So what to study – if I had gone for music I would have needed to run exercises of historic reach, compositions, etudes – would it shut me down? Therefore, it was more reasonable to study food engineering which is safer from a personal perspective as well as remuneration – humans always need to eat, so even in crisis. That decision kept my language in music open and I am really happy about that.

So, to put it simply: a lot. Before I transitioned, I felt like a flat battery, as I wasn’t me. Compliments and recognition didn’t register with me. In addition, it took a lot of energy to suppress who I really was or am, and to deliver my tasks and duties. Doing these in isolation limited my full expression of creativity, joy, and passion. It felt like I was stumbling.

My motivator in business life at that time was “always up for a challenge” – a challenge to whom? To me, to dig deeper into what I can find. Similarly, I did two Ironmans to find out that failing is not a problem and “just” an experience to motivate me to be “better” next time.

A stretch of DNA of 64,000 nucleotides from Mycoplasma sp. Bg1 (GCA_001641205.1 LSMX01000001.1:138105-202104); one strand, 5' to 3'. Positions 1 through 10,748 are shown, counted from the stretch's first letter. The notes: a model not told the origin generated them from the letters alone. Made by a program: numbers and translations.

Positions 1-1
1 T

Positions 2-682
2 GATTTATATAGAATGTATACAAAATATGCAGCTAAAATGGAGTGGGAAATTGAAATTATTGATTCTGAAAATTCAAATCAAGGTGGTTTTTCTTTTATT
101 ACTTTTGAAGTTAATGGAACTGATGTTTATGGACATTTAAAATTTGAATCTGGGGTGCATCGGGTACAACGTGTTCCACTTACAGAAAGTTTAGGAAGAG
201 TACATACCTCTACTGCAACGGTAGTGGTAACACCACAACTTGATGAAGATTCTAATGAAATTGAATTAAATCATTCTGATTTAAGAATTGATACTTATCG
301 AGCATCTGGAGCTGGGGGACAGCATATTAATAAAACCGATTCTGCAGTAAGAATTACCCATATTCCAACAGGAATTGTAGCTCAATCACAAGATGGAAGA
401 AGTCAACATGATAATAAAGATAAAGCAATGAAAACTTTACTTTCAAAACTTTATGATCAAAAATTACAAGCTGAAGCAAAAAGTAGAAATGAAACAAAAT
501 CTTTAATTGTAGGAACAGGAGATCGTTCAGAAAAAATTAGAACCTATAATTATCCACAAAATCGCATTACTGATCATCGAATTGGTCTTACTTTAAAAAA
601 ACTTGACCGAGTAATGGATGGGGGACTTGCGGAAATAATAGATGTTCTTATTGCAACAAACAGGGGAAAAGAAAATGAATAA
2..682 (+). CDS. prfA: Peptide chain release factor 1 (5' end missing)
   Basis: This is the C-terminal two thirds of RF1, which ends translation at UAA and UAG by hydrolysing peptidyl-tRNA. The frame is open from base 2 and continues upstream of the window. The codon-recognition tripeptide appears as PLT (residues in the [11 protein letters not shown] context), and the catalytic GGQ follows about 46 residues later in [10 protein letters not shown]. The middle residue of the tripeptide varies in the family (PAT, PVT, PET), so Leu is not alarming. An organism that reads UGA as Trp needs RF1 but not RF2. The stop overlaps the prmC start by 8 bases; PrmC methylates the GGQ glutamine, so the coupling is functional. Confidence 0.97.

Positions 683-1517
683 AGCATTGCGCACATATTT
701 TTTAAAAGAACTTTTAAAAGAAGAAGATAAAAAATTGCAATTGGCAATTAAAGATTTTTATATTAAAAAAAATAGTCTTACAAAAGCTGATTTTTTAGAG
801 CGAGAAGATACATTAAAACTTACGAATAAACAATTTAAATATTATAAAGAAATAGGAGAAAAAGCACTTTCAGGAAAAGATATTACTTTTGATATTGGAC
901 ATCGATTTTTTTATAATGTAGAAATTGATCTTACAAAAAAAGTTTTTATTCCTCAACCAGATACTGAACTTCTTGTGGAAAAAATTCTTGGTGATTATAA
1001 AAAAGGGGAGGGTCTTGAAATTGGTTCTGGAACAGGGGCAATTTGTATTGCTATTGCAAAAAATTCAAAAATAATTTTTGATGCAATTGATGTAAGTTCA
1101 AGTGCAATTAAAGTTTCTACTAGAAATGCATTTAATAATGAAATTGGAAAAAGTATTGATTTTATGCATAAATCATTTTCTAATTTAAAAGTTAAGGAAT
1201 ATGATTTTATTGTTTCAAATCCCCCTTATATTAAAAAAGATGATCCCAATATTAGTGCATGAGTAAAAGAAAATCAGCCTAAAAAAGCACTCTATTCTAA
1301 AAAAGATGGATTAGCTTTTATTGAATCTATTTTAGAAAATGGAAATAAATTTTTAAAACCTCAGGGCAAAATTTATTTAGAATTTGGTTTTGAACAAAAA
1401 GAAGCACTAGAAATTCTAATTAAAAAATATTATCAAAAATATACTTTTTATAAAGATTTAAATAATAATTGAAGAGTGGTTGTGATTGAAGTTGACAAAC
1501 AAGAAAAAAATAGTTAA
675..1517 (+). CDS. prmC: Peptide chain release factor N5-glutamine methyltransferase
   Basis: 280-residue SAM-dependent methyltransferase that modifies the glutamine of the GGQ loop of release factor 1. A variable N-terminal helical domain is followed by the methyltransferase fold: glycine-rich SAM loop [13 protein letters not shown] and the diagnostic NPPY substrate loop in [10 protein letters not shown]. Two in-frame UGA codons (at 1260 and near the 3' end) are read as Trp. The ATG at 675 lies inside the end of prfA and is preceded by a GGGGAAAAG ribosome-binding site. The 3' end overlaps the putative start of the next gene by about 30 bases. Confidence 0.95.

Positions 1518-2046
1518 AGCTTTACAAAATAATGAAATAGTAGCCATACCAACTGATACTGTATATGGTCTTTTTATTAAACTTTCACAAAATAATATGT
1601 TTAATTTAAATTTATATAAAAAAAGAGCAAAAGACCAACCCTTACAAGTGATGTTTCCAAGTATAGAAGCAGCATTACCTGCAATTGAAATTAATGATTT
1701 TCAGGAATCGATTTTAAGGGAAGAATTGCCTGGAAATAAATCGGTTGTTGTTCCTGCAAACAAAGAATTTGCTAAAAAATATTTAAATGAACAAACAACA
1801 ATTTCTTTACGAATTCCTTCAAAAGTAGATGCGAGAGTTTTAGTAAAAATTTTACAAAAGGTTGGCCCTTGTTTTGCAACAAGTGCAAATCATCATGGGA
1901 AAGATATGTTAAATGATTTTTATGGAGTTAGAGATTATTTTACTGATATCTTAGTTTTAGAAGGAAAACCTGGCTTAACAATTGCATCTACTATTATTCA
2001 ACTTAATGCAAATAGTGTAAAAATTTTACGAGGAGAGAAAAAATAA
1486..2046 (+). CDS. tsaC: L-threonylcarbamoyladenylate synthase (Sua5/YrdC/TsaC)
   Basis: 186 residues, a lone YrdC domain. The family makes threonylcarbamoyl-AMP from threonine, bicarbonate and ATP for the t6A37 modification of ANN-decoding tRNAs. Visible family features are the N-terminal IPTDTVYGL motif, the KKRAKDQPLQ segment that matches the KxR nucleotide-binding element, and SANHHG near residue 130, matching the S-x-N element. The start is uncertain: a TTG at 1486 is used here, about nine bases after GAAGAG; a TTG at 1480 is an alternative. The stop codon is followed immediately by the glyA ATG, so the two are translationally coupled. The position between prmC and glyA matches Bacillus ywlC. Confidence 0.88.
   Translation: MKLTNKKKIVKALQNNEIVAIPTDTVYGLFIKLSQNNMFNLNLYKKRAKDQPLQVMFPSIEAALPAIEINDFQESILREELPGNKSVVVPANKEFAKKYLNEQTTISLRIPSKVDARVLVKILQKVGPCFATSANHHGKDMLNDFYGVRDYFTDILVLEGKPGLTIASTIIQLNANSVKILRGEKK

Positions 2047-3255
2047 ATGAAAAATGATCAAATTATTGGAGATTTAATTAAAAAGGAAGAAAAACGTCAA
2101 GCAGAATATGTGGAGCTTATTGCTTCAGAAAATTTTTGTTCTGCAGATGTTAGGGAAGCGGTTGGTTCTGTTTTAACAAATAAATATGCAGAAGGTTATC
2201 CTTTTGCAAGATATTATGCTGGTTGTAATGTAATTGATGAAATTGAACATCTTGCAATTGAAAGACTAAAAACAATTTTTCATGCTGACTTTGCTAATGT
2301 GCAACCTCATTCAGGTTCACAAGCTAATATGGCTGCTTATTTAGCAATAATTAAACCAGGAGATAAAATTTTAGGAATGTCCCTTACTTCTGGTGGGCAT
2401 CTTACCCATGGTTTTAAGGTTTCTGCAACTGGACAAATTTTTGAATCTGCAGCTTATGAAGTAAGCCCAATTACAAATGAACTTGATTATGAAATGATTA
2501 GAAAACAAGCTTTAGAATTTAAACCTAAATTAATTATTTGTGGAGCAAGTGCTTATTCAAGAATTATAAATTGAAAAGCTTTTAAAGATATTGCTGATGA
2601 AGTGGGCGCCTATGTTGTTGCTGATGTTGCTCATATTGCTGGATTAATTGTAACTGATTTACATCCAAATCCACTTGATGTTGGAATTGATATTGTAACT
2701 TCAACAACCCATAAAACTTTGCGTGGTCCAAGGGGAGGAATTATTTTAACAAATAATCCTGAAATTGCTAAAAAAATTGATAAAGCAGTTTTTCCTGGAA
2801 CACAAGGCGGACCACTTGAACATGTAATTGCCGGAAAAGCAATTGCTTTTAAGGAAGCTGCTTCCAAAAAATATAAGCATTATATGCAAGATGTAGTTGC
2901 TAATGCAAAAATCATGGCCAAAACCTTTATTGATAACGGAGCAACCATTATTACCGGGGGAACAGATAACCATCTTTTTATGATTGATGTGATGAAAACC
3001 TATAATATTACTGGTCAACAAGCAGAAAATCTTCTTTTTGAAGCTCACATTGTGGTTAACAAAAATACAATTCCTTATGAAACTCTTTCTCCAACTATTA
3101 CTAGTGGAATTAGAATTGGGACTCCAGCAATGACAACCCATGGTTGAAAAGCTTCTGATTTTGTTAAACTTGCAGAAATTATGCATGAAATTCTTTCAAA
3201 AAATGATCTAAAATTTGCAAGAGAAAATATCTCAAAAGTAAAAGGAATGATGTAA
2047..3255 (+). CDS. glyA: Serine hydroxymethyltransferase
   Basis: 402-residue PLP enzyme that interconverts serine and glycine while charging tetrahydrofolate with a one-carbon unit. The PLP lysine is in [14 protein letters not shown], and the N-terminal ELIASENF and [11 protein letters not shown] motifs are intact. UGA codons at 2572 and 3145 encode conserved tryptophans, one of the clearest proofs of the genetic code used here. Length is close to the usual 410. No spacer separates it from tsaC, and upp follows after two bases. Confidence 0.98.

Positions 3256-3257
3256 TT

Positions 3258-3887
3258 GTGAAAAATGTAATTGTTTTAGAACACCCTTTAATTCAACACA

There is another side impacting my business life. I worked under the assumption that due to my personality, I always needed to deliver more and be better in order to have a safe occupation. Stereotypes in German society at that time were a lot like raising problems, losing jobs, being without work… an outsider in society. There was a silent tremor in my body always asking to be satisfied with a bit of security, which was nurtured by performance. In the end that brought me to start a ProUd network for the business unit I work for (in Germany, Austria, and Switzerland). Creating space and a safer ground for people.


I think my boss in packaging, Juergen. I complained to him that engineering can be so boring and I wanted more excitement: talking to designers, designing technology for people, and understanding people to be able to translate that into new technology. He listened, saw my passion, and gave me the freedom to try new ways. He gave me the confidence to show up and earn resonance – and that should be multiplied by all leaders!